Painting the spirit of a language
Chinese New Year event
Katelynn Northam - February 15, 2013
Each year Shao-Pin Luo, who runs Dalhousie’s Chinese Studies program, plans fun and interactive activities for her students in honour of Chinese New Year.
For this year’s celebration, held on Monday following the official start of the New Year, she introduced a little competition: a friendly calligraphy showdown amongst the students in her introductory, intermediate, and advanced Chinese (Mandarin) language classes.
Calligraphy is a style of writing in which the style and design of the characters is the central focus, and where characters themselves become a sort of art form. Chinese calligraphy is performed with ink and brushes of varying sizes, typically on rice paper.
The essence of character
The event began with a demonstration by Lei Jiang, who is formally trained as a mechanical engineer in addition to being a skilled calligrapher. Students and faculty gathered in the Fireside Lounge in the McCain Building to watch as Dr. Jiang demonstrated the sitting, walking, and flying styles of calligraphy (named for the differences in the speed and style of the brush strokes).
Afterwards, the students were challenged to practice writing the word, “yong,” which translates to “forever." The word was chosen because it contains all of the common strokes used in Chinese calligraphy. After nearly 45 minutes of effort, the students submitted their work for consideration to the judges, Dr. Jiang and Kuan Xu from the Department of Economics. The best ten calligraphers in the class were then awarded small prizes for their work.
Dr. Luo says that calligraphy is an important aspect of learning about Chinese culture.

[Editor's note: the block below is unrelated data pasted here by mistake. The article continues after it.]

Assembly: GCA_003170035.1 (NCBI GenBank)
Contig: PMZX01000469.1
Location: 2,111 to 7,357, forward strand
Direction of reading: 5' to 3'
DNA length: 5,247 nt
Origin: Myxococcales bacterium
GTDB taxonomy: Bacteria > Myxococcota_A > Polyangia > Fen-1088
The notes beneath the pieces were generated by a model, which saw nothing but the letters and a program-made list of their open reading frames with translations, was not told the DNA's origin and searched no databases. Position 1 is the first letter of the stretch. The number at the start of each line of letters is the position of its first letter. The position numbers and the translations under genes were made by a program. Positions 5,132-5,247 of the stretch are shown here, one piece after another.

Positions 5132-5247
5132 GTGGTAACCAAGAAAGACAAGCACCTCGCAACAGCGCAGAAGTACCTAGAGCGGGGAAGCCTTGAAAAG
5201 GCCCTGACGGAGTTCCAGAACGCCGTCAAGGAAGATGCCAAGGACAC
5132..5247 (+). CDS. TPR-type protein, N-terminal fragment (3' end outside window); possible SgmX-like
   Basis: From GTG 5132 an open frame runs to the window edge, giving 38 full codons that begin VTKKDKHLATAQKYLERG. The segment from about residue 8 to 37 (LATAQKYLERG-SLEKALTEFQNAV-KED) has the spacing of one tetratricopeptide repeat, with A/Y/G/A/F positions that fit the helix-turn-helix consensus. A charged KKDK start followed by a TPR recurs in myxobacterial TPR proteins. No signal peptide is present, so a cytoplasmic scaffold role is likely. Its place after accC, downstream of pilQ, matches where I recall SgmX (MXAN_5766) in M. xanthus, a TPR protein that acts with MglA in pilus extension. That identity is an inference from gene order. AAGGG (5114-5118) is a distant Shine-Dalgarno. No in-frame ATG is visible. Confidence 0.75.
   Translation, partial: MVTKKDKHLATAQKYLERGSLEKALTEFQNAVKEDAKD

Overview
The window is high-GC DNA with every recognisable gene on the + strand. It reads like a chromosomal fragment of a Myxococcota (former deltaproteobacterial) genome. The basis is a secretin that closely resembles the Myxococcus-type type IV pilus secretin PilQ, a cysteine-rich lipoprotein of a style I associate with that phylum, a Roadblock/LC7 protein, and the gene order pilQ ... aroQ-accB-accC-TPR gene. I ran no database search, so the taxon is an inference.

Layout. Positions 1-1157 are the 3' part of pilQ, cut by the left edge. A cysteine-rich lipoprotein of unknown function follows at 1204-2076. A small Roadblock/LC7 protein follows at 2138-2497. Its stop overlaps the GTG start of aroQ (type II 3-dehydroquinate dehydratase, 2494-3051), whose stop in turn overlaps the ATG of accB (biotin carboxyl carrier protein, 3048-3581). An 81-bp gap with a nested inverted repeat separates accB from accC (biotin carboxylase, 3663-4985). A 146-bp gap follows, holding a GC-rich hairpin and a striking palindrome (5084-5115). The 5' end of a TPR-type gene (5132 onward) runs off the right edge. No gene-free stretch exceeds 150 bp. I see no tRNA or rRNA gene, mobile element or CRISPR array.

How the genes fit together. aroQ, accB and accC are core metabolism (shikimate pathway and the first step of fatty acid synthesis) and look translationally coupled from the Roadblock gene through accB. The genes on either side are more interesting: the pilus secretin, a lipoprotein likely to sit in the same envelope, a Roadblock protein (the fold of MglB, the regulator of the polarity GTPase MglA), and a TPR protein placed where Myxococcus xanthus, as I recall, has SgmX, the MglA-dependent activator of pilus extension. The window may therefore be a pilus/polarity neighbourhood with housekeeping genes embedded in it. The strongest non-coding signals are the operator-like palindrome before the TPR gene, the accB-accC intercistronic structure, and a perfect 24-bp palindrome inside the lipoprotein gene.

“The essence of Chinese language is its character formation,” she explains. “Many characters are pictographs… the sun [日] looks like a sun, the moon [月] looks like a moon, the tree [木] looks like a tree… the characters are just fascinating.”
“Calligraphy then transcends into an abstract art form,” she adds.
Dr. Jiang agrees, noting that the significance of calligraphy to Chinese culture is difficult to sum up in just a few words.
“It’s very unique,” he says. “The most significant difference [between Western and Chinese calligraphy] is that Chinese calligraphy uses a soft brush, it provides a lot more freedom to the artist. You can use that to express your own beliefs or spirit or emotions.”
Patience and discipline
Becoming an expert calligrapher requires both patience and discipline. Dr. Jiang has been studying calligraphy since he was a young boy in China, and practiced for up to four hours a night as a youth. He has been coming to demonstrate calligraphy to Dr. Luo’s students for a number of years.
“I would like more students from the Western world to know about Chinese calligraphy,” he says.
The students, many of whom were trying calligraphy for the first time, seemed to enjoy the experience.
“It requires a steady hand,” laughed Joshua Poole, a third year Biology student taking Introduction to Chinese.
The significance of the art form also wasn’t lost on Ophelia Lai, a third-year student in Management.
“It’s very traditional,” she explains “It keeps the culture [alive] and keeps everything in perspective.”
The students show off their calligraphy skills.